Most organisations have a leader or two who ‘pull rank’ and issue commands. “Have this on my desk by 5”, “We’re doing it this way now because I said so,” “This is your responsibility now.” They lack empathy, relatability and compassion. How do you and your colleagues perceive these leaders?
Effective communication is paramount to influential leadership, particularly in healthcare where it’s a fundamental to every component of your role, yet it’s a skill many have yet to master. In a world full of noise and people clamoring to be heard, the first challenge is speaking so you can be distinguished in a crowd. The second is speaking in such a way that your message resonates with the listener and they are compelled to follow through.
In his 2013 TED talk, Julian Treasure, sound expert, broke down the 7 deadly sins of speaking that will push your audience away: gossip, judging, negativity, complaining, excuses, exaggeration and dogmatism.
There are, however, changes you can make to be heard and resonate with your listener, be it in a one-on-one setting or in your next board meeting.
- Speak from your chest
The majority of us speak from our throats but only a meagre few have realised the impact of speaking from their chests. Studies have shown we tend to trust people with deeper voices and often assume they are more senior than they perhaps are. We perceive, albeit subconsciously, voice pitch as being an indicator of dominance. Stand tall, open your airway and feel the space you’ve created. Now use it to powerfully project your voice with depth and clarity.
Prosody is the stress and intonation in language. It’s the way your tone raises in incredulity. It’s the sharp quip when someone has overstepped a boundary. It’s the way our words are drawn out when speaking sarcastically.
It’s hard to engage with someone who speaks in a monotone and, without it, messages can be misconstrued. That’s why misunderstandings via text or email are more common, because the rhythm and tone of our speech is missing. Inflect stress on the words you want to resonate with your listener and slow your speech when delivering the message you want them to take away.
- Practice silence
We are inclined to fill the silence in conversations to avoid awkward pauses or make the other person feel uncomfortable. Yet, it’s a valuable tool for acquiring information in scenarios such as interviews or meetings as your conversation partner is compelled to continue talking. A well-timed pause can also allow someone time to ponder an important point or impress upon someone the severity of a situation.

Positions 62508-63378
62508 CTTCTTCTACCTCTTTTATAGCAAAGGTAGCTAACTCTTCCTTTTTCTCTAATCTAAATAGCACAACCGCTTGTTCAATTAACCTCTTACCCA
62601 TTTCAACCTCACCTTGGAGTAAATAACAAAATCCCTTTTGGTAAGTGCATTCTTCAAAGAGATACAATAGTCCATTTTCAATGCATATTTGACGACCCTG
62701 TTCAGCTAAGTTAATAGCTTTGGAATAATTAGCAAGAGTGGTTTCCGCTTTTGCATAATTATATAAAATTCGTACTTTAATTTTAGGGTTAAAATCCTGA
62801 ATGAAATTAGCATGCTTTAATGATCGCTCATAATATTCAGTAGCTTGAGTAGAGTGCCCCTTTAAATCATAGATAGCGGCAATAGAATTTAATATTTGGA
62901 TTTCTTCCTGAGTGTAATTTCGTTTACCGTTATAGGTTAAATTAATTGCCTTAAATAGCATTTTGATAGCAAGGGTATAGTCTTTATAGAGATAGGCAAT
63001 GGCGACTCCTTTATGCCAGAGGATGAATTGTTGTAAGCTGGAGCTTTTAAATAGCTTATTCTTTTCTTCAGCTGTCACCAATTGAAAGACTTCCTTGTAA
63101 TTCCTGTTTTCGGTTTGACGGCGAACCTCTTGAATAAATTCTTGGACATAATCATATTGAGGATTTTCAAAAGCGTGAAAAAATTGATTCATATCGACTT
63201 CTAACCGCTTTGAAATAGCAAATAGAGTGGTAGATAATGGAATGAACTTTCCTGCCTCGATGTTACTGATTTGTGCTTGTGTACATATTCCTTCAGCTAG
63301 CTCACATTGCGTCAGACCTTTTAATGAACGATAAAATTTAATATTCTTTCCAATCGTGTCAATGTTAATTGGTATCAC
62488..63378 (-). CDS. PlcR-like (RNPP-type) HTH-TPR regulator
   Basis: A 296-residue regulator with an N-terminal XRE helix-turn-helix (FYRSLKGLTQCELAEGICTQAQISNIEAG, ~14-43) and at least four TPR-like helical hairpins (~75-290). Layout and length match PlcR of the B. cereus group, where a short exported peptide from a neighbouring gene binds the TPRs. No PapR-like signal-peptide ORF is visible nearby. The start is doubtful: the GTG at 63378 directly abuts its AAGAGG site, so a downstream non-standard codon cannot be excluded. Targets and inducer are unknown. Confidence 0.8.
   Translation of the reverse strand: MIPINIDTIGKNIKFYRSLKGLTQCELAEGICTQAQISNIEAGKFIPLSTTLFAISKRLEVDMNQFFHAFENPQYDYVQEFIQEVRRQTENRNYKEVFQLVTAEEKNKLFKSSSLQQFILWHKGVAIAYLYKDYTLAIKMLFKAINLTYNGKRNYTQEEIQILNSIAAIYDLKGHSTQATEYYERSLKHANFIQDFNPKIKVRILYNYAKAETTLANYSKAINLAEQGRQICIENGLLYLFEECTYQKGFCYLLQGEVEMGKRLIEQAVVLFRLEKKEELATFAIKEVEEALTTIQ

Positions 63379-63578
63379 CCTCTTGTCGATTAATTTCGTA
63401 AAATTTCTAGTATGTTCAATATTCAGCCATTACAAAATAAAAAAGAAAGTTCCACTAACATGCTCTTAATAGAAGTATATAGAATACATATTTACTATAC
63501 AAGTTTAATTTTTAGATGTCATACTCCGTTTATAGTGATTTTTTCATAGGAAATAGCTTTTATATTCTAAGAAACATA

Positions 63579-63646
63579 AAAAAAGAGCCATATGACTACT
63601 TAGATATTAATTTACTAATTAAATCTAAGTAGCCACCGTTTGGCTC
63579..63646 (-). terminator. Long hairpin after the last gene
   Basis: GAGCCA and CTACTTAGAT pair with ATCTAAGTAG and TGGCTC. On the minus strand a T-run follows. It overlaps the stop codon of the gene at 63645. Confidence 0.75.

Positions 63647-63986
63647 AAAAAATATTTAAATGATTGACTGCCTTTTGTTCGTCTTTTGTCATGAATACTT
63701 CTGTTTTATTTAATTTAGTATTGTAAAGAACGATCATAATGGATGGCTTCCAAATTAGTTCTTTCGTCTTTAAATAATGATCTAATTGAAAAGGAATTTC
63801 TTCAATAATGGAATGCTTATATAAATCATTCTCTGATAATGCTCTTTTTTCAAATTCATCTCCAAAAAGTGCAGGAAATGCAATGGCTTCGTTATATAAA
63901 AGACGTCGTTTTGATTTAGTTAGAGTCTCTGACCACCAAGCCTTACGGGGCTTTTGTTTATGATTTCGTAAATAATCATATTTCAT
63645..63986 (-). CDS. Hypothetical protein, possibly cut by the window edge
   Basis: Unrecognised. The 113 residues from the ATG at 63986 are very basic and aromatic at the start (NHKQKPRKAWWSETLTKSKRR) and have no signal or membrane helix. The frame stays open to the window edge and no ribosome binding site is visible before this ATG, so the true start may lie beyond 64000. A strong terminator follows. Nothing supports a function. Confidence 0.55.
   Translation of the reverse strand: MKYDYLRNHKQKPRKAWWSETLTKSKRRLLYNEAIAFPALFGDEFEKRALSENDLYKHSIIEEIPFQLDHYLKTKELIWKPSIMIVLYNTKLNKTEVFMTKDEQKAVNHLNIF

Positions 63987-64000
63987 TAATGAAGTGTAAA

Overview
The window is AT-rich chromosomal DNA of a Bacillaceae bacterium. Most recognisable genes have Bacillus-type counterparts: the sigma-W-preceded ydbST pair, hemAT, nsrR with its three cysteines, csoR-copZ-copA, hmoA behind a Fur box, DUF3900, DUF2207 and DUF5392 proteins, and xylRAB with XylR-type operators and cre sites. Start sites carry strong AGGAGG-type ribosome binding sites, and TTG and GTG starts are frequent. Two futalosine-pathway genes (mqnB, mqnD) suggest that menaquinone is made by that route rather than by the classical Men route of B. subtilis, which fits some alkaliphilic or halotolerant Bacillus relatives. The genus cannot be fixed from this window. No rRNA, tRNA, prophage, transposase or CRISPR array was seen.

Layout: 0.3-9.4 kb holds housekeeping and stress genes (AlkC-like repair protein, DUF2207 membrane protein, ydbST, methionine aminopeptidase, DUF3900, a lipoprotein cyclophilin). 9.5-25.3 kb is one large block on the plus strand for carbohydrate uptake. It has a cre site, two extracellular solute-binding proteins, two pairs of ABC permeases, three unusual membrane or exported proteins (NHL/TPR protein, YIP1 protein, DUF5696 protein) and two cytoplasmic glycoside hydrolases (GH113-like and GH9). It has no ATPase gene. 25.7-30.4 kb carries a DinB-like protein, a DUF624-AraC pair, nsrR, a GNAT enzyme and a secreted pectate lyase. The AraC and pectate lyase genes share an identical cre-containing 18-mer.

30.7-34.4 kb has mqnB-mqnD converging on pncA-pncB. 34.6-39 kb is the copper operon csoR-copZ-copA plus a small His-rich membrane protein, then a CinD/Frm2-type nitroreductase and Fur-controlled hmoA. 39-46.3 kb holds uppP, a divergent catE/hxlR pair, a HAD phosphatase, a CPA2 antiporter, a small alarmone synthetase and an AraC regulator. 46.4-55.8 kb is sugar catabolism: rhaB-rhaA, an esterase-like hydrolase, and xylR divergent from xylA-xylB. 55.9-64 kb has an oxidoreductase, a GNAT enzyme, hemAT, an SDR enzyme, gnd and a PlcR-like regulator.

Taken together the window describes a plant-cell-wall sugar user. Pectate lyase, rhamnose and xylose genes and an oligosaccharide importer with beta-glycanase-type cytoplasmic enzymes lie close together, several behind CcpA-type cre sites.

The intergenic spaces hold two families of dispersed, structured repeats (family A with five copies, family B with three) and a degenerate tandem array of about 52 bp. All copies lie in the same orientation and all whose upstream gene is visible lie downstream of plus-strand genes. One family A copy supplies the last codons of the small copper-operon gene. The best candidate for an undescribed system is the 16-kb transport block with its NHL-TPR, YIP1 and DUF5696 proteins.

- Know your audience
You know there are different styles of communication, but how often do you adapt yours to suit your audience? In the workplace there are four styles of communication: the analytical communicator appreciates numbers, percentages and has little time for flowery imagery; the personal communicator enjoys connecting with other people, small talk and tend to be optimistic about what they or their colleagues are capable of; the functional communicator loves a thought-out, meticulous plan; and the intuitive communicator wants to hear the overarching strategy and what you’re trying to achieve.
How do you know which group your listener falls into?
- Listen first, speak later
We all have a unique set of filters and experiences which shape the sounds we hear into the messages our minds receive. We all listen differently. What is crucial is that before we expect to be heard, let alone influence, we need to understand the mindset of the people we’re trying to communicate with.
Pay close attention to what they aren’t saying verbally. Be mindful of defensive clues like crossed arms or the person placing objects in front of them. The direction of their feet can indicate whether or not they’re really listening. A person truly engaged with you will unconsciously mimic your actions. Test this theory by tilting your head slightly during conversation and see if your partner does the same.
Leaders need to be skilled communicators in countless relationships to motivate, encourage and inspire; to train, share ideas and negotiate.
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